David Gura is a reporter for Marketplace, based in the Washington, D.C. bureau. He regularly reports on Congress and the White House, economic and fiscal policy and the implementation of financial reform. Gura joined Marketplace in 2010, and enjoys helping listeners make sense of some of the biggest economic stories today. He likes the process of diving headfirst into a story and putting it together under a tight deadline, and tries to heed a piece of advice from George Packer, staff writer for The New Yorker: “Cover Washington as if it’s a foreign capital.” Prior to joining Marketplace, Gura worked at NPR as an editor and a producer, and as a reporter for “The Two-Way,” NPR’s news blog. Gura got his start in public radio in his hometown of Chapel Hill, N.C., as an intern for “The State of Things” at North Carolina Public Radio – WUNC.   Gura has received fellowships from Stanford University and the National Constitution Center. He has also participated in conferences organized by the French-American Foundation and Washington University in St. Louis.   Gura attended Cornell University, where he received his bachelor’s degree in history and American studies, with a concentration in Latin-American studies. He attended the Columbia University Graduate School of Journalism, from which he received a master’s degree.  

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Features by David Gura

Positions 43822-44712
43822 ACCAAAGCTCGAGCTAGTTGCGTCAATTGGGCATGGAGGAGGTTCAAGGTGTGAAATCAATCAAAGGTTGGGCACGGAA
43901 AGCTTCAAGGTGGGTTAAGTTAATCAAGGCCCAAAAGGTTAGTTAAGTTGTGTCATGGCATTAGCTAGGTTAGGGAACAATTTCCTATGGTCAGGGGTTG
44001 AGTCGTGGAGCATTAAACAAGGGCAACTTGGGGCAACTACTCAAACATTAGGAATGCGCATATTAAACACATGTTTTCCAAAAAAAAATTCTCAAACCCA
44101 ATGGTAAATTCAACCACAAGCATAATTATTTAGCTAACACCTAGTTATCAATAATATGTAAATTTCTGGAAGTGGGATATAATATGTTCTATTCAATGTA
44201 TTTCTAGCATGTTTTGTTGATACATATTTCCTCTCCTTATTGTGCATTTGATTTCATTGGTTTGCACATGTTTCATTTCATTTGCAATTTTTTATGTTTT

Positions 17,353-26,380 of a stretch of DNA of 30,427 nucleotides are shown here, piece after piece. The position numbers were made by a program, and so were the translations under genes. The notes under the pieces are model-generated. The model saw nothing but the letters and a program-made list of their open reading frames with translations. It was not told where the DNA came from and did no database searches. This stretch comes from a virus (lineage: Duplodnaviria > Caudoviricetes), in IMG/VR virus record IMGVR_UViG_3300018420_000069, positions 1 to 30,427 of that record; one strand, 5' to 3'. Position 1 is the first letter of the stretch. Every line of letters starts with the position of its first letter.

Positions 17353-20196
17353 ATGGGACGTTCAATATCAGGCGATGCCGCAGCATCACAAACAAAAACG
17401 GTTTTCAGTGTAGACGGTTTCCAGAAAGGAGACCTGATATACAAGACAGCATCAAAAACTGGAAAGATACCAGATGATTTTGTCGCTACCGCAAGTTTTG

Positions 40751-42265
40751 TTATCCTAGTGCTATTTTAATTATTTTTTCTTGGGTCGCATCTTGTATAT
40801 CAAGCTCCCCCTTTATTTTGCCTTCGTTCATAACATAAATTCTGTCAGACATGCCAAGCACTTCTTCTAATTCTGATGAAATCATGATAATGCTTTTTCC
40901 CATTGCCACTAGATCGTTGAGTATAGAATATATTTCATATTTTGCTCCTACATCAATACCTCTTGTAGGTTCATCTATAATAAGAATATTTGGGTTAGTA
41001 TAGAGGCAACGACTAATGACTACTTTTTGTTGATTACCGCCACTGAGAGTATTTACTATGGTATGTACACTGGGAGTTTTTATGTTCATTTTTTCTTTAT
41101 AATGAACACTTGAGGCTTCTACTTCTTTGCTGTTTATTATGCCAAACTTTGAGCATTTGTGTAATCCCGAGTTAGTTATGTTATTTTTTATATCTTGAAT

Geithner extends debt ceiling deadline

The Treasury Secretary can postpone the day of reckoning until August 2. Congress created the debt ceiling, but that ceiling has little to do with bigger issues like spending and taxation.

Election consultants for hire in Egypt

Free and fair elections in Egypt are a new thing, so candidates -- and voters -- have a lot to learn. And that's where American consultants come in.

Workplaces are safer, but major risks remain

The AFL/CIO reports that worker safety has improved in the 40 years since the Occupational Safety and Health Act was passed. But millions of workers remain at risk.
Posted In: Jobs

Bernanke embraces glasnost

Next week, Fed Chair Ben Bernanke will do something no Fed chief has ever done before: at the end of the Fed's policy meeting, he'll stand before the press and answer questions.

Spellings complicate efforts to freeze assets

Officials of some fallen Middle East regimes are on sanctions lists but English spellings of Arabic names vary, making it hard for banks to comply.

Are mortgage servicers doing enough?

This week, 14 mortgage servicers cut a deal with federal regulators to change the foreclosure process. They also said they'd review foreclosures that took place in 2009 and 2010. But for many consumers, including some of the nearly two million households in foreclosure, that's not enough.
Posted In: Housing

Gas prices are up, food is up, but no 'inflation'

The government's measure of "core inflation" excludes the main factors driving prices right now.

Raising debt ceiling could have strings

Now that we have Republican and Democratic deficit plans, lawmakers in both parties are saying they might link mandatory cuts in spending to raising the debt limit.

The tax woes of politicians

Every so often, with some regularity, politicians get in trouble for failing to pay their taxes. So, why does it seem politicians make mistakes most of the rest of us don't?
Posted In: Taxes

Tax Day looms in face of possible government shutdown

In a shutdown, people filing paper tax returns may be out of luck when it comes to a quick refund. People who e-file may have a different experience.
Posted In: Taxes

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